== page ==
•  Outcome #1:  Improved productive emotional prosody (Leon et al. 2005; 2008)

•  Outcome #2:  Improved production and comprehension of emotional and linguistic prosody (Guillet, 2009)

•  Outcome #3:  Improved production and comprehension of emotional prosody and improved production of linguistic prosody  (Bleau, 2010)

•  Outcome #4:  To use semantics in place of emotional prosody to signal affective intent (Wymer et al, 2002)

 

3.  Description of results:

a.  What evidence-based practice (EBP) measures were used to represent the magnitude of the treatment/effect size? Not applicable. EBP measures were not provided or summarized.

b.  Summarize overall findings of the secondary review:

•  Only limited research pertaining to prosodic intervention exists. Because of the limited research, clinicians are advised to consider the following guidelines:

1.  Add tasks that sensitize Ps to the existence of prosodic problems and their impact on communication.

2.  Treatment should be organized in a hierarchy moving from easy to difficult.

3.  Consider P’s cognitive  (memory, attention, flexibility) limitations.  

 

c.  Were the results precise?  No

d.  If confidence intervals were provided in the sources, did the reviewers consider whether evaluations would have varied if the “true” value of metrics were at the upper or lower boundary of the confidence interval? Not Applicable

 

e.  Were the results of individual studies clearly displayed/presented?  Yes  

f.  For the most part, were the results similar from source to source?  Yes  

g.  Were the results in the same direction?  Yes. Most of the summaries that reported evidence had positive outcomes.

h.  Did a forest plot indicate homogeneity?  Not Applicable

i.  Was heterogeneity of results explored?  No

j.  Were the findings reasonable in view of the current literature? Yes, but this reviewer is aware of other sources which  authors did not analyze/summarize.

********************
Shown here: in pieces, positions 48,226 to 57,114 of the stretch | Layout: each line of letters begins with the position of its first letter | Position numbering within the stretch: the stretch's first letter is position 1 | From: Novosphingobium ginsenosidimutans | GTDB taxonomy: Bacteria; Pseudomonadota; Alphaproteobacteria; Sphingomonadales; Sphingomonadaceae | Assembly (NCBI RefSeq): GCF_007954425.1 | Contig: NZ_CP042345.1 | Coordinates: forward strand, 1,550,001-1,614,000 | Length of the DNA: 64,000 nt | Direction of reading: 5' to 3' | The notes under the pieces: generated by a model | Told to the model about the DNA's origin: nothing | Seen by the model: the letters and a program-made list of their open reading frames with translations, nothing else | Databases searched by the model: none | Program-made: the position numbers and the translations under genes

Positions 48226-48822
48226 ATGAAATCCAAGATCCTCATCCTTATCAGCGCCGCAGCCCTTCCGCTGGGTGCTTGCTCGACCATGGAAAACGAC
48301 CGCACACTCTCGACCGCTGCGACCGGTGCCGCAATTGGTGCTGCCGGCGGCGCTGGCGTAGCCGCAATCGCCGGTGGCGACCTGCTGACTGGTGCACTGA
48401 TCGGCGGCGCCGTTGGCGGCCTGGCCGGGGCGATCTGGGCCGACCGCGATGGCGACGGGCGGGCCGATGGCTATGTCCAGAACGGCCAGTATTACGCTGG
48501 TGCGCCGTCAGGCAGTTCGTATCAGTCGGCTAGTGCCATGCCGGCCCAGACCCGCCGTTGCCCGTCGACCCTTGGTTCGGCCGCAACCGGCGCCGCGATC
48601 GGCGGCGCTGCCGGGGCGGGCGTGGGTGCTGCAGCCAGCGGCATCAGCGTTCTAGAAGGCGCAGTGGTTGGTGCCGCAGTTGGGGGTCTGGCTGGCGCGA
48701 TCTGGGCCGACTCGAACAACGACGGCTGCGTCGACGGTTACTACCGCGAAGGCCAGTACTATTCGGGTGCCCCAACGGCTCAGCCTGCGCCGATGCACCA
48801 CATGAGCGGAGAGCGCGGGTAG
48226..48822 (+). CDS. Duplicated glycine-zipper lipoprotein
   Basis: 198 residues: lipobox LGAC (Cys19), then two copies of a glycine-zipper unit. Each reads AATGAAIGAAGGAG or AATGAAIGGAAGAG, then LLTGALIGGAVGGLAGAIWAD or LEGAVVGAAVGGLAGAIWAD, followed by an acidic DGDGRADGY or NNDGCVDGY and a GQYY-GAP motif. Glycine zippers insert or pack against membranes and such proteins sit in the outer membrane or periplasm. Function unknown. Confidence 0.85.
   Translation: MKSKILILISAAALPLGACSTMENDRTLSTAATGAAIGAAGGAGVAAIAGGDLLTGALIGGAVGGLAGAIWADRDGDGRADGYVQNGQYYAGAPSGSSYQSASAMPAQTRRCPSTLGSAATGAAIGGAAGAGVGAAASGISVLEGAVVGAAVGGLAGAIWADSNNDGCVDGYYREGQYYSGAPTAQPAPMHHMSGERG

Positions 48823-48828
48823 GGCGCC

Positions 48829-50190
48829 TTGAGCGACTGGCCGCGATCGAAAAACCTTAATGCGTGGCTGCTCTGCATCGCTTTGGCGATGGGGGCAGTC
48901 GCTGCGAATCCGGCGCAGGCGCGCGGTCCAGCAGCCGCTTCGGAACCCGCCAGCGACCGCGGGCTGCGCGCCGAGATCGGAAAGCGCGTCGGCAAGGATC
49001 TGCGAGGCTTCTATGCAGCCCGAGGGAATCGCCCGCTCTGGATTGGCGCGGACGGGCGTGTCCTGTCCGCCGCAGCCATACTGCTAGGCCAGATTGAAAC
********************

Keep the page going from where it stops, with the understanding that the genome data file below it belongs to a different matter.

k.  Were negative outcomes noted?  Yes

                                                                                                                   

4.  Were maintenance data reported?  No

 

 

SUMMARY OF INTERVENTION

 

Prosodic Targets:   affective prosody

Nonprosodic Targets:  linguistic

 

For each procedure detailed in the review, provide the following information:

Description of Procedure associated with Outcome #1

•  Outcome #1:  Improved productive emotional prosody (Leon et al. 2005; 2008)

— Two approaches that were described briefly:

1.  motor-imitative:  C elicits imitations from P using a 6-step hierarchy

2.  cognitive-linguistic approach:  C assists P in reestablishing the link between affect and intonation production

 

•  Evidence Supporting Procedure:

— Both approaches yielded some improvement.

 

•  Evidence Contraindicating Procedure:

—  The sources had few Ps.

—  Experimental design not clear.

Description of Procedure associated with Outcome #2

•  Outcome #2:  Improved production and comprehension of emotional and linguistic prosody (Guillet, 2009)

—  The intervention involved 3 considerations that were only listed (i. e, they were not described):

1.  awareness

2.  hierarchy

3.  awareness of cognitive impairment

–  The different phases of intervention were described only briefly:

1.  discrimination of linguistic and emotional phrases

2.  receptive phase in which C directed P to “identify words and sentences, with and without respect of syntactic boundaries”  (p. 4)

3.  productive phase in which C directed P to

a.  imitate using acceptable intonation

b.  read using acceptable intonation

c.  generate  conversations using acceptable intonation

 

•  Evidence Supporting Procedure